WASHINGTON (AP) _ President Bush on Thursday defended his $670 billion tax-cutting plan against Democratic-led charges that he is favoring the rich, decrying ``the class war of politics'' that he said is motivating critics.

``It's a fair plan. It's an important plan and it's a plan that will help people find work,'' Bush said at a flag-making company in a Virginia suburb of Washington.

In a round-table discussion with area residents, Bush was challenged on the centerpiece of his proposal _ the elimination of dividend taxes. Don Lucas, a 74-year-old retired accountant, told the president he approved of his overall plan but did not think it was unfair for individuals to be taxed on their stock dividends.

``I saw no problem with corporations paying taxes on the income,'' Lucas said after the session. Bush did not respond to Lucas' point.

The event was designed to promote the White House economic revival plan while surrounding the popular wartime president with American flags _ linking Bush's strongest political strength, his fight against terrorism, to what White House officials believe is his biggest vulnerability, the ailing economy.

``We're fighting a war and the war goes on,'' Bush told employees of the National Capital Flag Co. of Alexandria, Va., which provides flags for the presidential limousine.

``There's no doubt in my mind we'll prevail in the war on terrorism no matter how long it takes. And there's no doubt in my mind that if Congress does the right thing, that more of our Americans will have a more hopeful future'' in a stronger economy, Bush said.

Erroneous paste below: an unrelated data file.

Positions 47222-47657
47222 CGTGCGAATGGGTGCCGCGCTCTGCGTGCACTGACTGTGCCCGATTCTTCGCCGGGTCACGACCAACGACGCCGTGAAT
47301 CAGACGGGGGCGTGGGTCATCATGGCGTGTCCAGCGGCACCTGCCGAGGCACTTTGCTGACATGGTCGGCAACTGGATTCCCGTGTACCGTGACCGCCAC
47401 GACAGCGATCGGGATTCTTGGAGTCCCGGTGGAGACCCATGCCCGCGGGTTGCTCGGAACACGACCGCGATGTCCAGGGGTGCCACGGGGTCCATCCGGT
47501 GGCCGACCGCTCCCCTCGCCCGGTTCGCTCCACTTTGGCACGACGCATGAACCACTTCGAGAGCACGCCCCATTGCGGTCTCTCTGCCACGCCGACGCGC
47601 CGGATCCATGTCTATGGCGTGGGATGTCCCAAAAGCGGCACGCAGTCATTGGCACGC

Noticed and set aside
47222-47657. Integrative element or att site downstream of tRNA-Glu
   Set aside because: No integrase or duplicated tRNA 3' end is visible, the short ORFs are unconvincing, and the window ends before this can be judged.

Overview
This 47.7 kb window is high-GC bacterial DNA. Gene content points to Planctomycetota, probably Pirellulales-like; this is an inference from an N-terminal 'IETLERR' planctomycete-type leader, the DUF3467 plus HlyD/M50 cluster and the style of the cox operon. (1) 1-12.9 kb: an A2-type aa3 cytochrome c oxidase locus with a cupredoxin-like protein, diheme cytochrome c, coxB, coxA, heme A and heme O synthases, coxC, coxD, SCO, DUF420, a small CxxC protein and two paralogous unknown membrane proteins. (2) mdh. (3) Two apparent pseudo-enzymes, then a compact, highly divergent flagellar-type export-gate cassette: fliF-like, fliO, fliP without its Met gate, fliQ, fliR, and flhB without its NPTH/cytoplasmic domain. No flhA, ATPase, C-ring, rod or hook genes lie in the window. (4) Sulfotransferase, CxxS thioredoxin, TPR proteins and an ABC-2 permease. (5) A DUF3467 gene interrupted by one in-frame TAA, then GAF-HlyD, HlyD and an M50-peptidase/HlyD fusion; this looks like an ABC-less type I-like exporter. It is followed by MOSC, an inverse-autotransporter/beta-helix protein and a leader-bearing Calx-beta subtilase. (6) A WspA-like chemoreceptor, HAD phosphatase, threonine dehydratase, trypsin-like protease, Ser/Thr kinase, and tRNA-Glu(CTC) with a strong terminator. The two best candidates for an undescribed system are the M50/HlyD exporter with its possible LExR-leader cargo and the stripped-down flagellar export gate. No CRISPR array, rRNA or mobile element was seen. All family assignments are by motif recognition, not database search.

The smallest item in Bush's 10-year package _ at a cost of $16 billion _ would allow small businesses like the flag company to write off up to $75,000 worth of new technology, machinery or other equipment, a cap that would be indexed to inflation in future years. Now, businesses can exempt just $25,000.

The White House has estimated that 23 million small business owners would receive an average tax cut in 2003 of $2,042 from that provision.

At a cost of $64 billion, Bush also wants to accelerate to this year all the individual income tax rate cuts enacted in last year's tax package and scheduled for 2004 and 2006. White House deputy press secretary Claire Buchan said small businesses make up a large share of the individual income tax returns in the top brackets.

The administration's hope is that giving such breaks to entrepreneurs and other smaller companies would lead them to expand, adding jobs in their own shops while boosting the broader economy with their demand for products.

Thursday's event allowed Bush to focus on portions of the plan that, although making up only 12 percent of the total cost, have some of the potential for stimulating the economy.

Democratic critics are charging that the plan _ with its centerpiece elimination of taxes on stock dividends _ is a giveaway to the wealthiest Americans with little short-term growth-spurring value.

Bush himself has termed that provision in part a matter of principle, in which ``it's unfair to tax money twice.''

He said Thursday that his overall tax plan would benefit middle-class Americans, citing administration estimates that a family of four making $42,000 a year will receive a 96 percent reduction in its federal tax bill.

``That may not mean a lot of money to some of the big shots,'' he said. ``It means a lot of money to the family of four making $42,000.''

He also said: ``You hear a lot of talk in Washington, of course, that this benefits so-and-so (and) this benefits this _ the kind of class war of politics,'' Bush said.

To sell the costly plan, unveiled Tuesday in Chicago, the administration is launching a full-court press inside and outside of Washington.

As Bush courted congressional leaders from both parties at the White House Wednesday, his new chief economic adviser, Stephen Friedman, was in New York briefing several groups of business leaders. On Friday, Vice President Dick Cheney talks up the proposals in a speech to the U.S. Chamber of Commerce.

The president plans additional trips, both before and after his Jan. 28 State of the Union address, to make his case before friendly crowds and generate local coverage of the plan, a senior administration official said.

The White House also was arranging audiences for Bush officials with newspaper editorial boards across the country.